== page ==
Donít forget herbs when planting that special garden that will become
your own unique human habitat. Plant a variety of herbs around the
perennial shrubs and youíll enjoy a fragrant haven that both soothes
and stimulates the senses.
Here are a few herbs that will work great in your human habitat.
There are several varieties of sage but I think one of the neatest is
Sage Bergartten that originated in the Bergartten Botanic Garden in
Germany. This variety rarely blooms but instead produces an abundance
of leaves that can be enjoyed as is or clipped off to use in marinades
and stuffing. Grown in full sun, it will reach a mature height of
around two feet.
If youíre looking for something a bit more showy, thereís a variety
called Sage Pineapple salvia elegans. It has a delightful pineapple
scent and produces tubular red flowers that are quite stunning Ė and
edible. Iíve heard from people who tell me they make tea from its
bright green leaves and those red flowers will attract hummingbirds
and butterflies to your human habitat. Cheryl and I use the flowers as
garnishes or an unusual addition to salads and fresh fruit dishes.
Allium shoenoprasum, commonly known as chives, are the most delicate
member of the onion family. The bright green foliage has a grass-like
quality that can bring out the colors of other perennials around which
it is planted.
Chives grow quite quickly in full sun to a height of 10 or 12 inches
and produce purplish-pink flowers that can be added to salads along
with the tangy, tasty leaves.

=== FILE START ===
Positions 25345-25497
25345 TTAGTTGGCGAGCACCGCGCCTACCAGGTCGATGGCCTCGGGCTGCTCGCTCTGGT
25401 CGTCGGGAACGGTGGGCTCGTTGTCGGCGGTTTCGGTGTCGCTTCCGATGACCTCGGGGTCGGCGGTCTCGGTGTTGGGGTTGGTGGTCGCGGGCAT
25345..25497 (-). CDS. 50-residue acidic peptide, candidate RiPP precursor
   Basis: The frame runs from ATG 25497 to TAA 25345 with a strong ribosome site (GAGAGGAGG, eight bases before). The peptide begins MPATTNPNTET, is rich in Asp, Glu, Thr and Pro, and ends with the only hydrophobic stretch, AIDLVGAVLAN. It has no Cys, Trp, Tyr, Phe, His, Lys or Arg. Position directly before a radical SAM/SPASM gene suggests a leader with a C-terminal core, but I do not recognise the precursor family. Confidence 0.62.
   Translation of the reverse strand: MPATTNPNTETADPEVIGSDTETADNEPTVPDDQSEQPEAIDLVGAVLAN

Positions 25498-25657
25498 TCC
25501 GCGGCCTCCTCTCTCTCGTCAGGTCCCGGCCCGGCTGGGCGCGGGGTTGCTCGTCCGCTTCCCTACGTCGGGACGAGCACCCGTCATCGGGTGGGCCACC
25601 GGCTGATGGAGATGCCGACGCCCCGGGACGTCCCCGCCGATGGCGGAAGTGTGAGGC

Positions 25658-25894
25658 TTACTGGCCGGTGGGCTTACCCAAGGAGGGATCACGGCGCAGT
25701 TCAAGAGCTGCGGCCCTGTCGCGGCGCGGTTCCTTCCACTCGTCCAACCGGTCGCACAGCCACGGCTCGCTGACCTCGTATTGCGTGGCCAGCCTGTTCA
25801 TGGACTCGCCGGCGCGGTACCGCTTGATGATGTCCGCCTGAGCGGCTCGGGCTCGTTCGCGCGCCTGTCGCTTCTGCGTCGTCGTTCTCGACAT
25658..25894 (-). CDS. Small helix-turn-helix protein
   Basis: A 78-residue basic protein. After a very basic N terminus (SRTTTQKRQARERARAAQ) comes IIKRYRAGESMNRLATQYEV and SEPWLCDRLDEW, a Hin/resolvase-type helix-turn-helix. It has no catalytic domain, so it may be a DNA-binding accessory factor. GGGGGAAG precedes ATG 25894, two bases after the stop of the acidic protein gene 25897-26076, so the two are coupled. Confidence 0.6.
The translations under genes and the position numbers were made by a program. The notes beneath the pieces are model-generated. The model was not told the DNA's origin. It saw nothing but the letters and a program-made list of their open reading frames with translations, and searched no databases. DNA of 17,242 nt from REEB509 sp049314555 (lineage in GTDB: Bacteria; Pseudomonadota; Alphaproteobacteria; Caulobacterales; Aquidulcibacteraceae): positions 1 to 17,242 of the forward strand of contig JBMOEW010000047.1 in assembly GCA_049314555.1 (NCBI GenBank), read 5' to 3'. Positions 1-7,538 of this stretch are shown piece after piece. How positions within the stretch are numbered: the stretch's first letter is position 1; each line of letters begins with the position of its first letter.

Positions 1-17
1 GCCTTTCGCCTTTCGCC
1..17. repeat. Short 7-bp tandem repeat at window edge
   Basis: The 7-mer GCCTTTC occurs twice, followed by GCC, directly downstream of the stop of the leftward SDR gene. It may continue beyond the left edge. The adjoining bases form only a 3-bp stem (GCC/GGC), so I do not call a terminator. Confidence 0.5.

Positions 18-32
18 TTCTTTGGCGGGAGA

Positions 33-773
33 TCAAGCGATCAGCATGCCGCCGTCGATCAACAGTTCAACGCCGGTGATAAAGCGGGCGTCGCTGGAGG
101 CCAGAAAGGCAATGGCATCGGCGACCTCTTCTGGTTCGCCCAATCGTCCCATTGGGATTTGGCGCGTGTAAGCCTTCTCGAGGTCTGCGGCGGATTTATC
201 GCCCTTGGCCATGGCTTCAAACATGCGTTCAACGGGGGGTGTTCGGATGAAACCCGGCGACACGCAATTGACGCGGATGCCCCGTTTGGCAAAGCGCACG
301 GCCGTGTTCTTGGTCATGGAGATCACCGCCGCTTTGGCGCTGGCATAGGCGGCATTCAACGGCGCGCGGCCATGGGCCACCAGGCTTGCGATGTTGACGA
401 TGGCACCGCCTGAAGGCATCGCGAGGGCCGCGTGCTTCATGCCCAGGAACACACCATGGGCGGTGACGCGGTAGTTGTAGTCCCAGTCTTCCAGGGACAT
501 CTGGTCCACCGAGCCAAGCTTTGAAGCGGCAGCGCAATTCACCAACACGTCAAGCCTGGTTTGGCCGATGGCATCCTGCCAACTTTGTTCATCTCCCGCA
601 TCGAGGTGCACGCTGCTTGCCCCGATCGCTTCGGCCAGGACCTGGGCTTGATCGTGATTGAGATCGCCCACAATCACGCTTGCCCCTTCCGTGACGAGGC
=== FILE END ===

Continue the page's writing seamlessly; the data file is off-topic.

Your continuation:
I love the fragrance of oregano so much that I planted some near a
garden bench so I can enjoy its fresh perfume in the morning as I
collect my thoughts for the day. The masses of bright green leaves
are delightful to look at, and if the sight and smell of oregano
wasnít enough, it tastes great too. Add the peppery leaves to Italian,
Mexican and Spanish dishes straight from your garden and youíll never
want the supermarket variety again!
Oregano is a versatile perennial herb that can grow in full sun,
partial sun or shade. Plant in a well drained location and keep it
watered. You can start snipping sprigs when it is about six inches
tall. An unsnipped plant will reach a mature height of about 24
Also known as mentha requienii, Corsican mint produces masses of tiny
aromatic leaves that are used to flavor crŤme de menthe liqueur. It
spreads quite quickly and forms a fragrant mat around other plants and
can be used as a groundcover too. Itís the ideal herb to plant
between the rustic paving stones in your human habitat. The little
leaves can withstand light foot traffic and release that wonderful
mint aroma when stepped on.
Corsican mint performs best in moist, fertile soil in full sun. It
can be divided in spring or autumn. If you are concerned about it
spreading, you can also plant it in a container but youíll miss the
fun of wiggling your bare toes in it on a summer morning.
Rosemary officinalis prostratus, or creeping rosemary, is a fragrant,
perennial, evergreen shrub with the added benefit of being edible. It
is a good choice for a rock garden or atop a dry wall and makes a very
aromatic ground cover, spilling over pathways and trailing up to four
or five feet.
Creeping rosemary is easy to grow in almost any sunny, well-drained
location and is hardy to 5 degrees Fahrenheit. It produces pale blue
flowers from early to mid summer.
Thyme, lemon upright
Lemon upright thyme (Thymus x citriodorus) would be a delightful herb
to include in your human habitat. It has a bushy, upright growing
habit and small, dark green leaves that give off a remarkably strong
It prefers full sun and light, well-drained soil, but can tolerate
partial shade. It can also withstand light foot traffic and can be
used as a fragrant groundcover. We love to snip off some sprigs and
add them to fish and chicken dishes.
If you missed the two previous columns on creating your own human
habitat, you can find them at my Web site, www.landsteward.org <http://
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